And they want to do more than just sell domain names. Instead their model is to provide a tool for companies to disclose their eco credentials and then serve up this information as structured data on a platform that anyone can access.  They are also working on an application programming interface (API) that will allow developers to build useful applications on top of this structured data.  Sounds perfect for the next iPhone app.

Have Your Say

Big Room has launched a global policy development process to help build consensus for how the .eco top level domain should be administered and maintained. Leading international organizations, companies and experts have been invited to participate in this open process, and the company is also welcoming input from anyone in the global eco community. They have been holding in-person, regional meetings to gather direct input, and starting today, you can join the online community and participate in the online feedback process.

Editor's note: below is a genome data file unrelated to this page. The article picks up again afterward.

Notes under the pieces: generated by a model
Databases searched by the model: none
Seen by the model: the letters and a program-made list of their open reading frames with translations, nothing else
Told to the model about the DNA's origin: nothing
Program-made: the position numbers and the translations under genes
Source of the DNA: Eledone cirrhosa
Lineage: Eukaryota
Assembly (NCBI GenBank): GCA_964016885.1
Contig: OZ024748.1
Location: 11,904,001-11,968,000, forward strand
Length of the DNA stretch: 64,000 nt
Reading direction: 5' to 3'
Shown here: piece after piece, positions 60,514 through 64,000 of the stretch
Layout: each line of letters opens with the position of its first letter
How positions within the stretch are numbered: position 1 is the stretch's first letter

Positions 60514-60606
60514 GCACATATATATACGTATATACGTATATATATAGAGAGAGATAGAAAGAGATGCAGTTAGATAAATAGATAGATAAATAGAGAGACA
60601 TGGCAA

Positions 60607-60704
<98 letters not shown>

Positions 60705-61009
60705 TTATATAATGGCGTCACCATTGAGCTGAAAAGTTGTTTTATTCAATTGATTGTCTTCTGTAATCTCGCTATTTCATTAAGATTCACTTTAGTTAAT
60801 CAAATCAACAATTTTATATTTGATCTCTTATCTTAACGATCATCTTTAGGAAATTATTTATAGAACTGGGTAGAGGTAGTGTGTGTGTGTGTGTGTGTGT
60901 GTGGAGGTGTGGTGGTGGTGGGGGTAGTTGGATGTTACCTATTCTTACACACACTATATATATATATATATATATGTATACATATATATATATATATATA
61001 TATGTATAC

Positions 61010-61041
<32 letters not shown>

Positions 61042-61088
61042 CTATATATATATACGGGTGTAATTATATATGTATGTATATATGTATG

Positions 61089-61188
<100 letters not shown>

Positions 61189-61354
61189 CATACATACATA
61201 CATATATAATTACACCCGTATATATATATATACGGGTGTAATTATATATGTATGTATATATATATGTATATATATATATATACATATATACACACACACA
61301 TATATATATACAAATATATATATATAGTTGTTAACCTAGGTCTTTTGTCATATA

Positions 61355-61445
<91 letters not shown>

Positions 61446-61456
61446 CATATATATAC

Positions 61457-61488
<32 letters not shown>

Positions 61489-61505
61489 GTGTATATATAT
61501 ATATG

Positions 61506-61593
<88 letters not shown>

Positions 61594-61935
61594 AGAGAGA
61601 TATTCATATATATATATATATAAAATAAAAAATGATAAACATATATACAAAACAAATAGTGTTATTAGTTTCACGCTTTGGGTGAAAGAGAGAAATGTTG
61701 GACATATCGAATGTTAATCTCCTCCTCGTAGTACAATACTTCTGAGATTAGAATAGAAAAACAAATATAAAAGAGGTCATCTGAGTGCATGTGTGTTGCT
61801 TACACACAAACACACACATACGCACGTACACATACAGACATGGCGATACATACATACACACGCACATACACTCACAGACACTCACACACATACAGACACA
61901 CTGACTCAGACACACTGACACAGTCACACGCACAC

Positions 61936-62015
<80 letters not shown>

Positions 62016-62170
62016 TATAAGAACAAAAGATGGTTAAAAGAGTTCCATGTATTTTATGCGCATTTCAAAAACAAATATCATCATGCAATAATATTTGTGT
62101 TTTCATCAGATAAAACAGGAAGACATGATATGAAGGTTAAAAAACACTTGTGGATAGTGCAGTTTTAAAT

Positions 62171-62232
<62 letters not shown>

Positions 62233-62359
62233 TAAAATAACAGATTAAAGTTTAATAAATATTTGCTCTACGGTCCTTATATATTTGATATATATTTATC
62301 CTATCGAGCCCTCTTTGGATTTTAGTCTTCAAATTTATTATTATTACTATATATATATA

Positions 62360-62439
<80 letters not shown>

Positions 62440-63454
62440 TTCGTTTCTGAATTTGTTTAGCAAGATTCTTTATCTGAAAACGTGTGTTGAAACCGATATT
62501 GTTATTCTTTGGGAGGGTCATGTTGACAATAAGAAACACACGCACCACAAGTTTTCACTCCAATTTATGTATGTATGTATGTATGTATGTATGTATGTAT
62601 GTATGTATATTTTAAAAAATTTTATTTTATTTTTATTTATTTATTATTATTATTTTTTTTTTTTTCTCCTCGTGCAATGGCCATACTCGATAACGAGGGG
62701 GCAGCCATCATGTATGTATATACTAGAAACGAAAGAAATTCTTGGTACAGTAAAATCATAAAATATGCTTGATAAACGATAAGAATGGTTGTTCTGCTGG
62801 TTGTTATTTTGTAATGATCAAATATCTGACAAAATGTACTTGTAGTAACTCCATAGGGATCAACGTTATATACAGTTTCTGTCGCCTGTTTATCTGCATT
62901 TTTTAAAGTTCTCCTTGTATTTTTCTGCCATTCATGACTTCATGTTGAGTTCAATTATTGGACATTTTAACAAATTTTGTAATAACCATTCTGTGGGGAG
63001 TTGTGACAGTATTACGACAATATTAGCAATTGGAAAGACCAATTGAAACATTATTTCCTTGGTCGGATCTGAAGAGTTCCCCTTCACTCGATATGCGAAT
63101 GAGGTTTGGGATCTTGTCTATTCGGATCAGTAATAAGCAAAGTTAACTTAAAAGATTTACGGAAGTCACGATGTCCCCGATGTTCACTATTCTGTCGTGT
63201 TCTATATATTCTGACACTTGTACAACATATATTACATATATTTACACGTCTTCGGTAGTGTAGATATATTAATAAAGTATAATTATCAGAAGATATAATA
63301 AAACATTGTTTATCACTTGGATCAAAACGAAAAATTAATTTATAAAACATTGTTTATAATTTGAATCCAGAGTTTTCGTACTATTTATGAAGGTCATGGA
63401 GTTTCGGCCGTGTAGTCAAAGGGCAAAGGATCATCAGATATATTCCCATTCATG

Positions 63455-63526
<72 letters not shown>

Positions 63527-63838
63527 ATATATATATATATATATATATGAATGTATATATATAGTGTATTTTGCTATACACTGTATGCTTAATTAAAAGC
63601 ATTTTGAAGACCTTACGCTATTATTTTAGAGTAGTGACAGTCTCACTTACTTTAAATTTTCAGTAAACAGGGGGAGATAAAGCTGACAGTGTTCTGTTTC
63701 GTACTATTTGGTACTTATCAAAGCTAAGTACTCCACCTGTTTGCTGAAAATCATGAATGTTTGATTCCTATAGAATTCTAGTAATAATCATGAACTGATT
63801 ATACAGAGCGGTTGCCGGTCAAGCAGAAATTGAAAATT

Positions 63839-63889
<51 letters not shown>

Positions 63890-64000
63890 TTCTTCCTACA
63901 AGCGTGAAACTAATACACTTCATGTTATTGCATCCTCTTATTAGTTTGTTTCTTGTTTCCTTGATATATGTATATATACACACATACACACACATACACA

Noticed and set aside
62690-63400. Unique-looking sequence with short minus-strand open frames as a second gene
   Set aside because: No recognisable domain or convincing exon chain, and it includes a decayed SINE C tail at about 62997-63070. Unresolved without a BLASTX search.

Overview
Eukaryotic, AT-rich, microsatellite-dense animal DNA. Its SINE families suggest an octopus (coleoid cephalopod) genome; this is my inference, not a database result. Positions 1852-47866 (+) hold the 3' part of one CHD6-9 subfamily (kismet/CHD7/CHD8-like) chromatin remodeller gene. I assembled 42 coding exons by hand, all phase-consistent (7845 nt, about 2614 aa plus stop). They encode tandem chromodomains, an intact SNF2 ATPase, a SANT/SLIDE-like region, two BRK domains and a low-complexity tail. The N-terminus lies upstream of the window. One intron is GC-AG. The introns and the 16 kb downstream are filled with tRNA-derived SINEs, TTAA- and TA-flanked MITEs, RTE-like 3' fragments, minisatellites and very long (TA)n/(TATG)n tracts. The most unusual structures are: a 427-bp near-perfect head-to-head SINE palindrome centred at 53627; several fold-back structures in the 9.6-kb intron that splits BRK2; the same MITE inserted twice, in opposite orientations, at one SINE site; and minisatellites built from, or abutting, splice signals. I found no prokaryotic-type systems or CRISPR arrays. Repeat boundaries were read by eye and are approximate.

Like Dot Eco LLC, Big Room has plans to donate a portion of their revenues to worthy initiatves. But consistent with their guiding principles of openness and transparency, they will open up this process to user input to help them decide how to direct these funds.

A stakeholder advisory board will oversee the group’s activities. The board includes heavy hitters like the David Suzuki Foundation, WWF, Green Cross International, and TerraChoice, among others.